I’ll admit, I was surprised. After last week’s column on air travel, several people wrote to say that they have had it with the overbooked, overcrowded, and overhassled system that has taken every ounce of joy out of flying.
Surprised, because the figures I cited on increasing numbers of passengers seemed to indicate the airlines had its passengers right where they wanted them: under their thumb, reliant on the only mode of transport that can get people where they need to go in the time frame our increasingly frenzied world demands.
Surprised, because the tone of some of their writings implied that I was likely to be spotted shuffling down the security line with those millions of air passengers. The writers, meanwhile, would be happily avoiding the once-friendly skies to return to the rhythm of the rails or other earthbound conveyances.
Well, sign me up with those writers as another traveler who has sworn off the lure of the flyways. After several bad experiences involving weather delays, unplanned (and unreimbursed) hotel stays and more herding than anyone should endure in a lifetime, I’ve taken the pledge.
I’ve heard people say they’ll never fly again, then try to beat the baggage weight limit one more time once they’ve found a fare that beats the competition by a nickel or two. Not me.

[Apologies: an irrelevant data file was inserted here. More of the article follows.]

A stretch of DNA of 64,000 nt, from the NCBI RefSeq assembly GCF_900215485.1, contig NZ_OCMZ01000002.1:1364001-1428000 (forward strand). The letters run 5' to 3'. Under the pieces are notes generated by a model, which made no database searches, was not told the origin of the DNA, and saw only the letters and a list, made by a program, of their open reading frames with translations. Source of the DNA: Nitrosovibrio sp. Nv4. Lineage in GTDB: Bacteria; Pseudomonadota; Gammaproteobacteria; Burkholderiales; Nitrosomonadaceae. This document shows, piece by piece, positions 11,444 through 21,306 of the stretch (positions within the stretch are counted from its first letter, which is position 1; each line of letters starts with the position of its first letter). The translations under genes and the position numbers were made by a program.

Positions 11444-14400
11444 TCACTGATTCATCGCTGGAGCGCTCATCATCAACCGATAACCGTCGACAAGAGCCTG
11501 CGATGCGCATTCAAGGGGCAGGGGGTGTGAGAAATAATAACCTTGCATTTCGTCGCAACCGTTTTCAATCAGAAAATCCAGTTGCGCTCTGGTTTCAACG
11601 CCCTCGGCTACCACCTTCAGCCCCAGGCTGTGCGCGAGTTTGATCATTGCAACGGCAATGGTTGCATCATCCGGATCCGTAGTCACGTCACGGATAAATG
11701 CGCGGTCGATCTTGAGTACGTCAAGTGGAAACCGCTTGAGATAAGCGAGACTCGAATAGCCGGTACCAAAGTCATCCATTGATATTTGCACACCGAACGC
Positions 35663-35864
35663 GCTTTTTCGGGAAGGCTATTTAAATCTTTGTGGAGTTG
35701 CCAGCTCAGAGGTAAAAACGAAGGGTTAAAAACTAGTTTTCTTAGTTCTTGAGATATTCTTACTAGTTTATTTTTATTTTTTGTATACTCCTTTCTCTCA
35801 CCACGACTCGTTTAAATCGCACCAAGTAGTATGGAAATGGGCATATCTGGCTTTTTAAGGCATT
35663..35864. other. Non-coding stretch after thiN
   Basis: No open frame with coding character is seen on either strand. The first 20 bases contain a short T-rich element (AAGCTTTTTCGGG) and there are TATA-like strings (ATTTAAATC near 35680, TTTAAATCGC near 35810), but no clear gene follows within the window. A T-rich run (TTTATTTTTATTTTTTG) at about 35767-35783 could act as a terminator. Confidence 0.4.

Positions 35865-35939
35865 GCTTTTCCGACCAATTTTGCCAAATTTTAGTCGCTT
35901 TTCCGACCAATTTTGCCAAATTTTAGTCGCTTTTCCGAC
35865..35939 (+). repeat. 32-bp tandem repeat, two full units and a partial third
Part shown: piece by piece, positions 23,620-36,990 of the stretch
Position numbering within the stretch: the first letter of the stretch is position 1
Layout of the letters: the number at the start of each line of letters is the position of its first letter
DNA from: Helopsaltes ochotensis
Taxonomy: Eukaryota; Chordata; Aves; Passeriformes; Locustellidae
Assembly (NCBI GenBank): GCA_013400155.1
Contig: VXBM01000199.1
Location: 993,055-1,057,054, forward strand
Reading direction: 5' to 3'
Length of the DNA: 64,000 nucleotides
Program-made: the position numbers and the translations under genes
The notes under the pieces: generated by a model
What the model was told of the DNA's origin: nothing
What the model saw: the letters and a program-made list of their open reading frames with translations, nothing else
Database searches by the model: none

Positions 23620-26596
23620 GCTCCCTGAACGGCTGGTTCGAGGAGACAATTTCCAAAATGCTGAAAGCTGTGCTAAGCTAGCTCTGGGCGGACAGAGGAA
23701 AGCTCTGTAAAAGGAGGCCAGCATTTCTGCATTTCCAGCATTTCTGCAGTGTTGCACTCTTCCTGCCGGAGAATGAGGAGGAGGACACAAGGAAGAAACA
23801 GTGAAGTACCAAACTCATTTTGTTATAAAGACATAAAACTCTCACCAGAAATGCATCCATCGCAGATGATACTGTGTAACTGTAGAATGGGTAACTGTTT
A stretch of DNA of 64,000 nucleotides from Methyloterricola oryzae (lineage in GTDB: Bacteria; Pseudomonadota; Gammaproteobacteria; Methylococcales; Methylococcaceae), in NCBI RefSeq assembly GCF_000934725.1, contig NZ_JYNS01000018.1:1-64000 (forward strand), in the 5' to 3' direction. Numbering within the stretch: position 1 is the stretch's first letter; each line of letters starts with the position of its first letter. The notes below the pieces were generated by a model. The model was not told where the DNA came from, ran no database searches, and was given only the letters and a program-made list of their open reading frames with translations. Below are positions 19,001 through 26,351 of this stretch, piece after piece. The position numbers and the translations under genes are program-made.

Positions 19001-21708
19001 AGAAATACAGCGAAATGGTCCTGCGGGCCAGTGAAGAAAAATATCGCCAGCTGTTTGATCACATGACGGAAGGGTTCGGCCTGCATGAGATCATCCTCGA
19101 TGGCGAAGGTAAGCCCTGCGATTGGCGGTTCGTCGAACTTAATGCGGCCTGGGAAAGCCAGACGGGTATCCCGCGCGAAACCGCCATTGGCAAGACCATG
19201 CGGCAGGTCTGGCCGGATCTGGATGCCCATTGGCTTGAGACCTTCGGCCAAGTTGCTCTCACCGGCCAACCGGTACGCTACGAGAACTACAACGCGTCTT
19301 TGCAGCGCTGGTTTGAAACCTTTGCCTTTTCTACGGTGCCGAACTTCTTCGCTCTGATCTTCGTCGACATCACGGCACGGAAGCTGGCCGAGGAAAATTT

If I can’t get there some other way, I’m not going.
From a bunch of postings on the Internet, it appears I’m not alone. The phrase “I’ll never fly again” returns just shy of 50,000 cyberentries, a number likely to grow before it shrinks. We documented many reasons for discontent last week; let’s turn to some ways that might take a bit of the sting out of the experience, if there’s no choice but to fly.
We’d urge taking a look at traveler’s insurance. Coverage can help avert some headaches that could ruin any vacation. It might get you where you need to go when your regular transportation is delayed or canceled.
Travel insurance can also cover lost or stolen baggage. Medical coverage could mean you’ll have a choice of hospitals and ambulance service to get you there, if necessary. That can be a major point, especially if you’re traveling outside the U.S.
Your needs may depend on the locations where you’ll be traveling. Talk with friends who have gone before you; their experiences can help you plan for things you might not otherwise consider.
There are many insurance plans out there, so do lots of comparisons before making any decisions. Know exactly what coverage you’re getting. Don’t be embarrassed about asking questions; that’s what the insurance agent is there for.
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